How Chiropractic Can Help

Chiropractic care can help alleviate the symptoms of tension and migraine headaches by improving and restoring normal postural patterns. Chiropractic treatment is aimed at normalizing muscle tension, restoring joint range of motion, and stabilizing the body to reduce abnormal stressors. Optimizing postural control of the head and neck reduces the workload your muscles must apply just to keep your head up during the day. Proper spinal alignment and muscle control helps give the body a fighting chance of avoiding a tension headache.

Proper breathing is essential to relaxation, blood flow, and oxygen supply to the brain and body. Abnormal posture, which can include such dysfunctions as rounded shoulders, neck forward over the shoulders, slouched positions and tightness in the hips from sitting all day, decrease lung capacity. This decreased capacity alters how much you breathe, how often, and from where.

Headache sufferers tend to breathe more from their chest and shoulders as opposed to their diaphragm. This leads to repeated elevation of the shoulders and upper back muscles hundreds of times a day, leading to increased tension in the head and neck. Chiropractic restores function to the spine, ribs, and hips to maximize breathing and good postural control. Better breathing equals better health.

If you’re suffering from headaches and are tired of taking pain-relieving medication day after day, your doctor of chiropractic will work closely with you to determine likely triggers for your headaches and make subtle changes in your activities of daily living to empower you to take back control of your life.


By Perry Nickelston, DC, FMS, SFMA

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Three Reasons to Choose Chiropractic

When you’re suffering low back pain, shoulder pain or any number of similar musculoskeletal conditions, who gets the call: your medical doctor or your doctor of chiropractic? Your choice of health care provider in those situations could make a big difference, and research is continuing to prove it. According to the latest study, chiropractic care is at least as effective as medical care for certain musculoskeletal conditions, while reducing health care costs and leaving patients more satisfied with the results.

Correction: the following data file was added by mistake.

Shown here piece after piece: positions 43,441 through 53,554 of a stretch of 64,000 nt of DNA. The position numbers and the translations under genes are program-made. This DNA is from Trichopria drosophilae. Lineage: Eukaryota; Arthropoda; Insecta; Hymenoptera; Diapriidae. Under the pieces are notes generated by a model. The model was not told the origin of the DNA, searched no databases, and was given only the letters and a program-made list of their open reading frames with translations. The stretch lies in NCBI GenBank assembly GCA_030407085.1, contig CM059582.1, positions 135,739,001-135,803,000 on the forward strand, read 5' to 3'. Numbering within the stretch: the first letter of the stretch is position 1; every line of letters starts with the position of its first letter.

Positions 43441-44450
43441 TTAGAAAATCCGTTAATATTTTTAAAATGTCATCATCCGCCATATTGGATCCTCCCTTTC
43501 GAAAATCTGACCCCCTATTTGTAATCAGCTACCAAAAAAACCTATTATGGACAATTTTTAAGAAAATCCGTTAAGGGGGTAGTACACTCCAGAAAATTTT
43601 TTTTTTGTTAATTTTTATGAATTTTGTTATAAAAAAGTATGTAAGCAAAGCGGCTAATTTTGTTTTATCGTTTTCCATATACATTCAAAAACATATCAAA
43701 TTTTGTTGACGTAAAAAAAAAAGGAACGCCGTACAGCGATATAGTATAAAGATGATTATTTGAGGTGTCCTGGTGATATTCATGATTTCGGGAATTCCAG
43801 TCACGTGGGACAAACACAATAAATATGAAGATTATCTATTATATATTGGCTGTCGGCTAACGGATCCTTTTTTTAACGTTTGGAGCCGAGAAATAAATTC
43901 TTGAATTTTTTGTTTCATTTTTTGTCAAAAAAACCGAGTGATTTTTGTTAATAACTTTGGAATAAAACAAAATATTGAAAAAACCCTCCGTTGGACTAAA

The authors of the study, published in the Journal of Manipulative and Physiological Therapeutics (JMPT), went so far as to state that for certain musculoskeletal conditions, visiting an MD first instead of a DC may actually be a mistake:

“The findings of this study support first-contact care provided by DCs as an alternative to first-contact care provided by MDs for a select number of musculoskeletal conditions. Restrictive models of care in which patients are required to contact a medical provider before consulting a chiropractic provider may be counterproductive for patients experiencing the musculoskeletal conditions investigated and possibly others.”

easy - Copyright – Stock Photo / Register Mark

The study sample included 403 patients who saw medical doctors and 316 patients who saw doctors of chiropractic as the initial health care providers for their spinal, hip or shoulder pain complaint. Four months following care, all patients completed a questionnaire that evaluated pain on that day and four months earlier (11-point scale); satisfaction with care received and the results of that care (5-point scale from “very satisfied” to “very unsatisfied”); and other variables. The researchers evaluated related costs of care by reviewing an insurance claims database.

“Patients initially consulting MDs had significantly less reduction in their numerical pain rating score and were significantly less likely to be satisfied with the care received and the outcome of care.” What’s more average per-patient costs over the four-month period were significantly lower in patients who initially consulted DCs ($368 difference compared to MD care).

JMPT Editor-in-Chief Claire Johnson, DC, MEd, emphasized the importance of the latest findings: “Comparative studies – in other words, research that compares the outcomes between two different providers or modalities – are rare for chiropractic care,” she said. “Thus, this study … is especially important if payers and policy-makers are to better understand the ‘triple aim’ as it relates to chiropractic. Specifically, this study helps us better understand what type of care provides better patient satisfaction, is more cost effective, and improves population health.”

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Pain Pills Don’t Go Away After Back Surgery

We can debate the necessity of spine surgery until the proverbial cows come home, but a few concerning realities are becoming apparent: it’s performed far too frequently and it doesn’t mean your pain will go away. In terms of the latter point, a recent study in the peer-reviewed journal Pain found that patients who took prescription opioid pain meds before undergoing lumbar (lower back) fusion surgery were overwhelmingly likely to continue opioid use long term following surgery.